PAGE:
But today I was in luck. I asked at a garrage, where they sent me to a salvage place (AHKA on Ole Romersvej 16, in 2630 Taastrup, for those of you in Denmark). I brought along the old heater blower and housing. We managed to find one from a Nissan Primera 1995+. It had exactly the same diameter on the blower wheel. It is a one speed, normally using external resistors. However I have bought the electronic motor controller that Oetker pointed me to, so I won't be using the switch, but mount the knob on a 22Kohm potentimeter..

I bought the blower, realizing that it would be a tight fit, as the motor protrudes a couple of centimeters further than the original.

After removing the blower wheel from the new motor (it was oriented to spin the wrong way) I gound a flat surface on the shaft so the original wheel could be mounted (don't push it all the way onto the shaft or it will drag on the motor mount). After testing the motor (4329 rpm at no load), cleaning and lubricating it, I inserted it in the housing and did a test fit in the blower compartment.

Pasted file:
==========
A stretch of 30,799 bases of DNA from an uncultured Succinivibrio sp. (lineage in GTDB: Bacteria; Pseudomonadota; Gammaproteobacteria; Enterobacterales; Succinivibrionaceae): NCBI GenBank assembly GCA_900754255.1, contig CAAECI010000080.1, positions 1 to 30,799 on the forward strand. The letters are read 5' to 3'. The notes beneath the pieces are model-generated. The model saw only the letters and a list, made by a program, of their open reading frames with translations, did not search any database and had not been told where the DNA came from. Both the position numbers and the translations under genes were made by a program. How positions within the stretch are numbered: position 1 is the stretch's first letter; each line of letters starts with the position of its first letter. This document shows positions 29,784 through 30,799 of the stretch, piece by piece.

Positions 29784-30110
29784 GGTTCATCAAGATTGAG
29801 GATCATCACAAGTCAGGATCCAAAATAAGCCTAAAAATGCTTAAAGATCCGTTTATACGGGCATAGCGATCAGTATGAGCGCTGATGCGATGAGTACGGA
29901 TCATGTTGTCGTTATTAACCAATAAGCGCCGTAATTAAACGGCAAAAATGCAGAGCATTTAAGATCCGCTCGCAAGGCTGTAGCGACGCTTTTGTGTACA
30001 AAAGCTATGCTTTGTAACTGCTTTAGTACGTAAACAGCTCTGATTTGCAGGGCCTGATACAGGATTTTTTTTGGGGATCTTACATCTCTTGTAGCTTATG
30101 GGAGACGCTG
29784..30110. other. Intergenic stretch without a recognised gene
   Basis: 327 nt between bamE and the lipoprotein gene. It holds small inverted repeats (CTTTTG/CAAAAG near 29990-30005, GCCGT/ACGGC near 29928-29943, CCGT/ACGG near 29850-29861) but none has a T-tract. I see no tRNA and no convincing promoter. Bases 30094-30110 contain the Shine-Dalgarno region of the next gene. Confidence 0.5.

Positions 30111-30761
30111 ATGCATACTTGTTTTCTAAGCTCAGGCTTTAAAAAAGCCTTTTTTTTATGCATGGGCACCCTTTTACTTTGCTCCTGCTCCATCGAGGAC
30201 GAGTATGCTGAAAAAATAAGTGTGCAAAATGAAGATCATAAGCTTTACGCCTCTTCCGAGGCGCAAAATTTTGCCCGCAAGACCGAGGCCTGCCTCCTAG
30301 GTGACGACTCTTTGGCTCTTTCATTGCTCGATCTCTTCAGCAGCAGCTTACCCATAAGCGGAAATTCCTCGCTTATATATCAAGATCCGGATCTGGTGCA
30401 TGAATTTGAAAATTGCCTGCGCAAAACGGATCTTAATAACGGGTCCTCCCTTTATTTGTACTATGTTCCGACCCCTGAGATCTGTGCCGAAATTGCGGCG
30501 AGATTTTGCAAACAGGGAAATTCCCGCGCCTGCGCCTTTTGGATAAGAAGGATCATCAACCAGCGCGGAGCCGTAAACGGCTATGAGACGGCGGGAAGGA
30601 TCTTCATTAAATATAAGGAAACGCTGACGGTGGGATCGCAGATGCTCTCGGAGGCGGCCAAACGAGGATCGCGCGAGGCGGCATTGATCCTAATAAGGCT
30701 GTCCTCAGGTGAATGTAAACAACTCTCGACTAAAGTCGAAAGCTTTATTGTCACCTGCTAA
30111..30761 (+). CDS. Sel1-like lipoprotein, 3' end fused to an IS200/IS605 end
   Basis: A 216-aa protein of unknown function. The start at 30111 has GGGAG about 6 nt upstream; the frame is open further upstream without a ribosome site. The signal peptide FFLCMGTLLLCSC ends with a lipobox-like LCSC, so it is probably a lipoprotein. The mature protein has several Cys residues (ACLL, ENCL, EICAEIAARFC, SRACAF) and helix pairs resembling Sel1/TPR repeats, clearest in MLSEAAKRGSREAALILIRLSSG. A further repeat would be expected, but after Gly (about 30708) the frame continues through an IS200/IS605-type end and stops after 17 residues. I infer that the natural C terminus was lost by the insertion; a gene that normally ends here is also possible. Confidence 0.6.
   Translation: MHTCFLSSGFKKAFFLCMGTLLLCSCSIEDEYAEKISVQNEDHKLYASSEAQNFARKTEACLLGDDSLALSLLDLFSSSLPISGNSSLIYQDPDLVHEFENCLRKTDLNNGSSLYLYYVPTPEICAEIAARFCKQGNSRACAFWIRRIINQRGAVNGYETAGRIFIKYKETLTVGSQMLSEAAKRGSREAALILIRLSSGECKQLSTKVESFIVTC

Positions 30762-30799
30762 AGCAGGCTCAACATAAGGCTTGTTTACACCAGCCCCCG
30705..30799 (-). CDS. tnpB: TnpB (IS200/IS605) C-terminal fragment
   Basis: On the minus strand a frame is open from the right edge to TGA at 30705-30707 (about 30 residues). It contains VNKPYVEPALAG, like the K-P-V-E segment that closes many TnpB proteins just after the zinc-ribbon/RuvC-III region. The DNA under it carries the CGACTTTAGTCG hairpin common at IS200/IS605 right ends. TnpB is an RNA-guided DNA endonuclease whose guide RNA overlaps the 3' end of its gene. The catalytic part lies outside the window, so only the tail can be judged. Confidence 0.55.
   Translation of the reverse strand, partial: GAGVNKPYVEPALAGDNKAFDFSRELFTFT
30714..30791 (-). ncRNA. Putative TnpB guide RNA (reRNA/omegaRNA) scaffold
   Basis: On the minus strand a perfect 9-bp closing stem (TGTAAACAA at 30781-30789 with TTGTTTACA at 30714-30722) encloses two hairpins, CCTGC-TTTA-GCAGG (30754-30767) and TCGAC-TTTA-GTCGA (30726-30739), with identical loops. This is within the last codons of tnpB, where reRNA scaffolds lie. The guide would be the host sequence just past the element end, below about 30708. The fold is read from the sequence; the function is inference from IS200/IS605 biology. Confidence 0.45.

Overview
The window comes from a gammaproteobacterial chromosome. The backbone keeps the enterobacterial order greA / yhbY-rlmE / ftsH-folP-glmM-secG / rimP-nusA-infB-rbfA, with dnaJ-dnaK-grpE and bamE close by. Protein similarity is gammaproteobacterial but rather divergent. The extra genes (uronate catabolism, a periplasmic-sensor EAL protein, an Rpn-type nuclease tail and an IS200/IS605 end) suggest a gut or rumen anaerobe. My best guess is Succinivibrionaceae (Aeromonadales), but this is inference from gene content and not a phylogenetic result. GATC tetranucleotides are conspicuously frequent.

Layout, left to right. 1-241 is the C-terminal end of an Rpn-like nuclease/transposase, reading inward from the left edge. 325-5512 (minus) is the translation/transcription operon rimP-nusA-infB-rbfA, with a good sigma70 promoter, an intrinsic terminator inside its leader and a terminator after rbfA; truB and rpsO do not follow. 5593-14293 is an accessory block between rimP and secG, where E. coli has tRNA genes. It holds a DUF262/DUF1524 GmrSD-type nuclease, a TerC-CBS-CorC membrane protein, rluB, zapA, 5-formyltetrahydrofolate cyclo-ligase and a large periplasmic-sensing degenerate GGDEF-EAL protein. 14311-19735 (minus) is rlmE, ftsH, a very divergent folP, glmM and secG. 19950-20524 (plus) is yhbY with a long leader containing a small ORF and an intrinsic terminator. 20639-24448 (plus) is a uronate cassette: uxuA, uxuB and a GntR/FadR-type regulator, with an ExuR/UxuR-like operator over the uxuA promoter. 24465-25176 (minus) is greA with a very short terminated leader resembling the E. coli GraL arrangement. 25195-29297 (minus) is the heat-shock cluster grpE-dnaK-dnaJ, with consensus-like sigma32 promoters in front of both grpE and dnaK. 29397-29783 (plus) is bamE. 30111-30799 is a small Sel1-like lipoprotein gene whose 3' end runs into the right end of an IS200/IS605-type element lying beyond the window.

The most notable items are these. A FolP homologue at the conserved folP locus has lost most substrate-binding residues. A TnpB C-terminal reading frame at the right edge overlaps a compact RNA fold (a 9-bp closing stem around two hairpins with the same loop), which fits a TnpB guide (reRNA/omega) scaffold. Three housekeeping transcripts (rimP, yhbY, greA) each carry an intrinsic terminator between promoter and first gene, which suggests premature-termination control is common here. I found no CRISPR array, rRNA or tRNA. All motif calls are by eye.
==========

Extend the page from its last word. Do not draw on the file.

It did not fit. Angry

The corner of the inner fender was in the way, but after removing a bit it still would not go into the compartment. The motor was 1+ cm too tall. So, I cut an opening in the back of the motor case (plastic) and found that it did not support the motor in any way. Encouraged, I cut off about 1,5 cm of the housing and sealed the end with duct tape held in place by a strip. Since the shaft stuck out a little bit I placed a plastic cap over it before applying the duct tape. The cap was not tall enough, so I ground off 2 mm of the shaft that stuck out. Success. The fan now slid into the compartment without problem.

One thing to realize is that the new motor assembly does not have holes to allow the air into the Murena housing. I had to cut them with a hole saw, but that was easy.

After mounting the fan and connecting it using the original connector (just two wires, but remember to swap +/- because the motor needs to spin the opposite direction) I jumpered it to the battery. It draws 10,7 amps and creates half a hurricane in the car. Grin Grin Grin